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Sharon Rabe


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Farm Bureau Services, Inc., Agra Land, Inc., and PBB

In early 1973, Farm Bureau Services, Inc. (FBS) accidentally received in a single shipment a fire retardant chemical product known as polybrominated biphenyl (PBB) from a supplier along with and instead of the feed additive magnesium oxide (MgO). These two products were off-white powders typically shipped in 40 lb plain brown paper bags with the product identification only stenciled on a small section of the bag.

FBS accidentally mixed the PBB into dairy feed assuming it was MgO. In late 1973, a dairyman observed milk production and health problems in his herd. In the spring of 1974, the ingredient PBB was discovered along with the mistake that had occurred.

However, in addition to the shipping error, a final factor caused the PBB problem to become much more widespread. PBB contained electrostatic charges which caused it to cling to metal surfaces (like styrofoam does to everything). As a result, barely detectable quantities of PBB remained behind in mixers, storage bins, funnels, and conveyers and came in contact with many different animal feeds besides dairy feed.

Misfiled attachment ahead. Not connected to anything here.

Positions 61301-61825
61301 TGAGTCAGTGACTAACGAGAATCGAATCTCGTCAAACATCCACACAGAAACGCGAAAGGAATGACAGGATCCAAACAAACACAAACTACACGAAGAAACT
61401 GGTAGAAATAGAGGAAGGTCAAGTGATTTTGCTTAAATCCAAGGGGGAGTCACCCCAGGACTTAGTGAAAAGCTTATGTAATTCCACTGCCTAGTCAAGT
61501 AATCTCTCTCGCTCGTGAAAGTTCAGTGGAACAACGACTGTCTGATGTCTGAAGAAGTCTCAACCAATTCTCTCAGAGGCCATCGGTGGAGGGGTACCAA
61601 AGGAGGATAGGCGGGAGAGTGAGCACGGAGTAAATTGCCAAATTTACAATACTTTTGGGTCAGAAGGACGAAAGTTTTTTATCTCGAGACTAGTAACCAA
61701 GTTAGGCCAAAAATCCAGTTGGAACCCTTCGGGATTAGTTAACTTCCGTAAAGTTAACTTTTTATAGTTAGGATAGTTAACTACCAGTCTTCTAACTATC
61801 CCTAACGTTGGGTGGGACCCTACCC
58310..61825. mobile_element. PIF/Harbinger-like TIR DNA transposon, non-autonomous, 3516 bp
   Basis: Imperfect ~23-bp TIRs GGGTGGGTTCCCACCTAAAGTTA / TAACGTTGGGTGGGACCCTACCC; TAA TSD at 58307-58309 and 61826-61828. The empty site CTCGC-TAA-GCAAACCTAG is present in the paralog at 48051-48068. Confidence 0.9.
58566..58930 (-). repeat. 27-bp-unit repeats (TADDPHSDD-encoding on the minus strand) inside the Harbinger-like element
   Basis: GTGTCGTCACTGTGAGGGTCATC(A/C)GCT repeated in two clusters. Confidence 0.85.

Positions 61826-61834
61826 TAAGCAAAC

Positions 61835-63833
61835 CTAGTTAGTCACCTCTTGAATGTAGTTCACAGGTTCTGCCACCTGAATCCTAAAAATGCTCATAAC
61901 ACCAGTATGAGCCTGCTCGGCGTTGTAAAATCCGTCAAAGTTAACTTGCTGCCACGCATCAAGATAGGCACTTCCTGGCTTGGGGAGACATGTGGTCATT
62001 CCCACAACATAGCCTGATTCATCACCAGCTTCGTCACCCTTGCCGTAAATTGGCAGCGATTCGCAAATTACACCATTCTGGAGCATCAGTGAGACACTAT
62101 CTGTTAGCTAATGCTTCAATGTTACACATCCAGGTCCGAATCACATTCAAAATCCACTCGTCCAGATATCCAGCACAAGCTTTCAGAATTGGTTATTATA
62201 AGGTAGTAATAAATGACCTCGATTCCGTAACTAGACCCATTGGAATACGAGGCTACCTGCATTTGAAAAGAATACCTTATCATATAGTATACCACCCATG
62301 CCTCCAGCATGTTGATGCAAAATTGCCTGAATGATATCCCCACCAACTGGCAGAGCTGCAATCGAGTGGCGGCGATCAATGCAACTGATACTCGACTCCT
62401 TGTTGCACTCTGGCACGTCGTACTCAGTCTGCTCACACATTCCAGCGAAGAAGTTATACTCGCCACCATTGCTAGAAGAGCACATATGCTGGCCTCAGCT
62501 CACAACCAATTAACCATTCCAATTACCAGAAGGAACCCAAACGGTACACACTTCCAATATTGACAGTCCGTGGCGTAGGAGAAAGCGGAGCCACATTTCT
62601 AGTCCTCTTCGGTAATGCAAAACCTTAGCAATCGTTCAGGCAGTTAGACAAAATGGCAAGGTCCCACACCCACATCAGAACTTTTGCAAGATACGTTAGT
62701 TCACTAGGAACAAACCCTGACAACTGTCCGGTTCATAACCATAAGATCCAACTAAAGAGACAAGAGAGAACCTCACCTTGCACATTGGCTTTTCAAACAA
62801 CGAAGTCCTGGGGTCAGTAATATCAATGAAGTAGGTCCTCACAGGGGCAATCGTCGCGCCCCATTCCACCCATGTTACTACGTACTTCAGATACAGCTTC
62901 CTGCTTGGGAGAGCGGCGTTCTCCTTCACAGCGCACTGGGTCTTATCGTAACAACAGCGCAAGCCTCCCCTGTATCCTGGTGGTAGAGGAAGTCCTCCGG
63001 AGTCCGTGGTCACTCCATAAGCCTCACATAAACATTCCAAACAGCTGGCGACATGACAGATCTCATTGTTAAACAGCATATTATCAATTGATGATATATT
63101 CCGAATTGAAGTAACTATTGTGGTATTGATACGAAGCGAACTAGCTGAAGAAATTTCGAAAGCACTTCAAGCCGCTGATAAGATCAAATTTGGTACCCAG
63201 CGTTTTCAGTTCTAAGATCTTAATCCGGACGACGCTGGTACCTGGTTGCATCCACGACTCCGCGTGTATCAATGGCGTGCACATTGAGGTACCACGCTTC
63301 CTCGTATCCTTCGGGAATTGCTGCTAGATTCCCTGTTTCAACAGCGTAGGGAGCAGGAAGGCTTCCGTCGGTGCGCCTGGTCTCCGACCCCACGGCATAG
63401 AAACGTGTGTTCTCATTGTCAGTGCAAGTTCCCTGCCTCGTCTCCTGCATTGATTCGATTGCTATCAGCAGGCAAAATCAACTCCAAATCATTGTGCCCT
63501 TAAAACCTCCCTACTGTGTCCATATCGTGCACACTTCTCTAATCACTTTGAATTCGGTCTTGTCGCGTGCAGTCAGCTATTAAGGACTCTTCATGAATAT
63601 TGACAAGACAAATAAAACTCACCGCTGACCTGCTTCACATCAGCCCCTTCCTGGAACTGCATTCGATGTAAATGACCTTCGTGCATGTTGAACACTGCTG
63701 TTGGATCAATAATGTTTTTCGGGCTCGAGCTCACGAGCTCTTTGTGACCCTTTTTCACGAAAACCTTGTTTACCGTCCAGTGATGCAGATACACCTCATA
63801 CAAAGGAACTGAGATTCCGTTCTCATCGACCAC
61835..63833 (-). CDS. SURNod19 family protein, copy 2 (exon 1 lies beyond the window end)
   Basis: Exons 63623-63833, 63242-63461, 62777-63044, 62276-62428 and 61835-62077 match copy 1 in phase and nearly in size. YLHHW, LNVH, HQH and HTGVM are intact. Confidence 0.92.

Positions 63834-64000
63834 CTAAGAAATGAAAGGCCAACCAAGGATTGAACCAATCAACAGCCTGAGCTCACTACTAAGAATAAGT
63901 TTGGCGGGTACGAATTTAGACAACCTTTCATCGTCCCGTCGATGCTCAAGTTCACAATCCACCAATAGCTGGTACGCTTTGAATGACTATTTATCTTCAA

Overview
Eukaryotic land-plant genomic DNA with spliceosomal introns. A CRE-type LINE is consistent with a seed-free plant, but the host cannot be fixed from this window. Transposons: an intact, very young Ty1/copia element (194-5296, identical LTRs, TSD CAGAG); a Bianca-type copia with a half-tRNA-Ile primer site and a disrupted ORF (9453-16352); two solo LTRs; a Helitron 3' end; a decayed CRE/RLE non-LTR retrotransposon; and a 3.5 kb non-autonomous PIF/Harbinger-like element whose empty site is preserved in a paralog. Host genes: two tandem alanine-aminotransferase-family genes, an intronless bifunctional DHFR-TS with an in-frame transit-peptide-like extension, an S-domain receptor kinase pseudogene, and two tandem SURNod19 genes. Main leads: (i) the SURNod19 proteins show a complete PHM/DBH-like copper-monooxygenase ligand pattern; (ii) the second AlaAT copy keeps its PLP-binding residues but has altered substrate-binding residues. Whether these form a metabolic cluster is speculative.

This PBB incident created over 1,000 claims by farmers for damages. In addition, many lawsuits, clean-up expenses, and legal fees severely impacted FBS financially. Finally, adverse economic conditions, high interest rates, and lost sales caused FBS to sustain significant bottom line losses in almost every year from 1974 to 1981.

FBS filed for reorganization Chapter 11 bankruptcy in U.S. Federal Court October 1, 1982. FBS emerged from bankruptcy protection March 1, 1984 with a new name (Agra Land, Inc), logo, financing, and image. However, this company also failed.